The Paramount Chief of New Ningo in the Dangbe West District of the Greater Accra region is dead, but in the trail of his tragic death is a potentially explosive land litigation which could consume lives beyond imagination.
Nene Gidigago Djangmah III, the late overlord of New Ningo Prampram was alleged to have sold parcels of land; including two cemeteries to highly placed people in government and rich individuals (names withheld for now) to the disappointment of the youth and people of Ningo.
Great Ningo has become the new target of land grabbing following the depletion of Accra lands, with some politically powerful and financially influential people leading the mad rush for the poor peoples' lands.
In the mad rush for Ningo lands the late Nene Gidigago sold a Christian cemetery to a former governor of the Bank of Ghana. In addition, about ten acres of the pagan cemetery was also sold to a businessman of Lebanese decent who owns a four-star hotel in Accra, leaving the people with no place to bury the dead. School and recreational lands, people's farms and areas earmarked for development projects were also sold out.
When asked where the chief was buried since he had sold the cemeteries, a source disclosed that he was buried in his room contrary to Ningo tradition that people who die through accidents are not to be buried at home.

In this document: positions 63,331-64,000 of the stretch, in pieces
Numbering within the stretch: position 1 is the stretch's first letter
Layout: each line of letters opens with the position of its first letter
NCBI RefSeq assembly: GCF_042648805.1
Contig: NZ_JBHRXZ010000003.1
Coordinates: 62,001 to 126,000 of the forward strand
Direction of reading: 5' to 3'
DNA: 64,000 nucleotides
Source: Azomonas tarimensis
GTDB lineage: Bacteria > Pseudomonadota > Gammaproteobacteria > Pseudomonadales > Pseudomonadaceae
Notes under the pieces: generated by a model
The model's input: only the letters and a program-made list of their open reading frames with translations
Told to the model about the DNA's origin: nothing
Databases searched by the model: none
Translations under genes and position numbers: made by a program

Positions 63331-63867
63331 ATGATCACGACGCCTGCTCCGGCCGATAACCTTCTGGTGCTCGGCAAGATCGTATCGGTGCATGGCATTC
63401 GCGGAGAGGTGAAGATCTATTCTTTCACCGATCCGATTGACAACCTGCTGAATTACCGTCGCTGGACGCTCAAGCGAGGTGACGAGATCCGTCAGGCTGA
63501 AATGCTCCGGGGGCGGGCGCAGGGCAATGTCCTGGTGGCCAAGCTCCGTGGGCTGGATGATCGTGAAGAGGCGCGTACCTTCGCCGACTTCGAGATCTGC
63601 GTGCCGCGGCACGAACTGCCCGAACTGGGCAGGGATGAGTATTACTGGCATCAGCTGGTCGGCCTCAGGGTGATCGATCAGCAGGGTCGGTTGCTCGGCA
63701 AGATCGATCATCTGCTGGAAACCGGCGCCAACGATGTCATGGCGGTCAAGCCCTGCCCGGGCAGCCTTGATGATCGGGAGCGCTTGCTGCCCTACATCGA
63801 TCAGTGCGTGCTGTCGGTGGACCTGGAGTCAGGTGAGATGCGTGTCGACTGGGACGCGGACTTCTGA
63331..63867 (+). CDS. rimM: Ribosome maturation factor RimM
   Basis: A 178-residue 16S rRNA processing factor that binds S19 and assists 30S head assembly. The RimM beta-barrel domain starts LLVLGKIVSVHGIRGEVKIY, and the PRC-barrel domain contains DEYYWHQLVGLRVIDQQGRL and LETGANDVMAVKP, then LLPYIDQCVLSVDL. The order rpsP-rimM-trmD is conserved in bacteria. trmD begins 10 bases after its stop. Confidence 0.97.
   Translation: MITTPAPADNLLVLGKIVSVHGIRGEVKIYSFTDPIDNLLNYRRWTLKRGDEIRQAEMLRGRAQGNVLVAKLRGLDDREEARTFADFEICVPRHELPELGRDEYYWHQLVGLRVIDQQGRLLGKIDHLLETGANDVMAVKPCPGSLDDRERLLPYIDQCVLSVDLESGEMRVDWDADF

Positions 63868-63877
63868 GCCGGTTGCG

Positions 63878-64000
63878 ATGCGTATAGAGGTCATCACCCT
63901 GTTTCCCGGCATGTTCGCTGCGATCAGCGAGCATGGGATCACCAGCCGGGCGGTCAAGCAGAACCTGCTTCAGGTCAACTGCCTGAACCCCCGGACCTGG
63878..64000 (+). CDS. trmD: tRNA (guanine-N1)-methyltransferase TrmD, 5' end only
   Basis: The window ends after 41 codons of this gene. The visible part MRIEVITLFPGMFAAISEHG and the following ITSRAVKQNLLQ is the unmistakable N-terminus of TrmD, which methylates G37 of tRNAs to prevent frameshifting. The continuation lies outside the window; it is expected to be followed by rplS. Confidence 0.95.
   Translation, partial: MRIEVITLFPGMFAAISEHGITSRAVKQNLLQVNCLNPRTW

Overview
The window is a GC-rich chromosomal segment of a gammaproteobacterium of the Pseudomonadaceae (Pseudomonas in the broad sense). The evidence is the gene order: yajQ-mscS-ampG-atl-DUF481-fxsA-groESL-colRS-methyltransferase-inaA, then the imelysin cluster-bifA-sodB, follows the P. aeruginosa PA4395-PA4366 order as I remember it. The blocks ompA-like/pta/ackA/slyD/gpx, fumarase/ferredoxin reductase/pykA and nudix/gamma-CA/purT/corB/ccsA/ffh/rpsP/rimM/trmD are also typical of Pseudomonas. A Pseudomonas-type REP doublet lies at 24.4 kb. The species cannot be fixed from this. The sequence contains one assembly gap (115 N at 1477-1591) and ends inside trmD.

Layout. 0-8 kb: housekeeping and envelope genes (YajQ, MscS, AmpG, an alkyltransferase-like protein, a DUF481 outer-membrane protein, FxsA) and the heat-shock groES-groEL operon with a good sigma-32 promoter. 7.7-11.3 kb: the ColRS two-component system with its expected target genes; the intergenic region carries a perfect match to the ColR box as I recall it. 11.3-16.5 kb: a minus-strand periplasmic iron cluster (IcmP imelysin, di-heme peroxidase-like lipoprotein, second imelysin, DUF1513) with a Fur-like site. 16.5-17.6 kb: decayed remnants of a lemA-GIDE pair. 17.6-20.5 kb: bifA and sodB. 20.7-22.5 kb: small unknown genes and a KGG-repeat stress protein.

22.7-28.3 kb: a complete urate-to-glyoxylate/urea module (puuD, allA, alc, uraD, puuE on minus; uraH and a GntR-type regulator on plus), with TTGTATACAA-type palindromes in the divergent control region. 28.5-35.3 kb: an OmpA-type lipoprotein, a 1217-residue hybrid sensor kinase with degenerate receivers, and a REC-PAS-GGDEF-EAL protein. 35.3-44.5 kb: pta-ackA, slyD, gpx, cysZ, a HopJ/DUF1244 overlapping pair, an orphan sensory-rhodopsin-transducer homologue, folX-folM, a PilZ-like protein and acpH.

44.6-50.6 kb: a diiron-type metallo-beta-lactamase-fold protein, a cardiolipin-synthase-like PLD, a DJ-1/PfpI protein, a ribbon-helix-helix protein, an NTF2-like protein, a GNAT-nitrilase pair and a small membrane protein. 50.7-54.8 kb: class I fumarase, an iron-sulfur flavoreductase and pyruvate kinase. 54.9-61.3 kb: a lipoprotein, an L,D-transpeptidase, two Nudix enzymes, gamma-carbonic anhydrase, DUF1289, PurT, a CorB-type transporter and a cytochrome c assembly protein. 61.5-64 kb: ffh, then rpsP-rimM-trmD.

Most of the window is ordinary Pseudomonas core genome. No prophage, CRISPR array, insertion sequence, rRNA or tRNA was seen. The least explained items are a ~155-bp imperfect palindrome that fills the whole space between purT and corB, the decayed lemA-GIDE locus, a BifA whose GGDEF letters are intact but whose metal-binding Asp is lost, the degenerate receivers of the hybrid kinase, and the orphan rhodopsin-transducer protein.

Public Agenda has learnt that since the chief's tragic death in a motor accident on the Tema motorway some angry clan members of Ningo are on the move to recover whatever is left of their lands. They are pulling down walls, pillars and foundation blocks of estate developers, while bracing up for war and bloodshed in case those 'powerful' people attempt to stop them.
An intervention by the members of the Great Ningo Development Forum, which has Professor Jerome S. Djangmah, former Secretary for Education, as its chairman to stop the embarrassing land sales and to prevent those they say were 'intruders' from taking their lands was often met with fierce police and security brutalities.
According to our sources every attempt to seek protection against the indiscriminate sale of their lands from the courts proved futile because of the involvement of the powerful actors.
Public Agenda's sources explained that following the sale of the pagan cemetery in 2004, they took the case to the court, but the court failed to stop this powerful Lebanese businessman from developing the land.
They further explained that unlike other tribes, Ningo lands are not owned by the chief. “There are no stool lands as far as the people of Ningo are concerned. All lands belong to clans and families and thus the late chief had no authority disposing off lands which did not belong to him,” a source told Public Agenda.
According to the source, Ningo lands belong to the eight clans of the area. These include the Asede clan, the Lowerh Adainya clan where the paramount chief, Nene Gidigago comes from, the Wegobon clan and the Aniamorsi clan. The rest are the Saunya, the Ohenease, the Sasraku and the Kabiawe clans. “And all these lands which have been sold are not for the Lowerh Adainya clan. We will take our lands back. No one can stop us. Where shall we bury our people?” the source queried.
As at press time, efforts were being made by some members of Ningo to get all members of the community to sit on the issue and decide the next course of action. The situation was reported to be calm since none of the 'powerful people' had yet showed up to claim the lands.
Watch out for part two of the unfolding drama, as we make efforts to contact the High Office of the nation.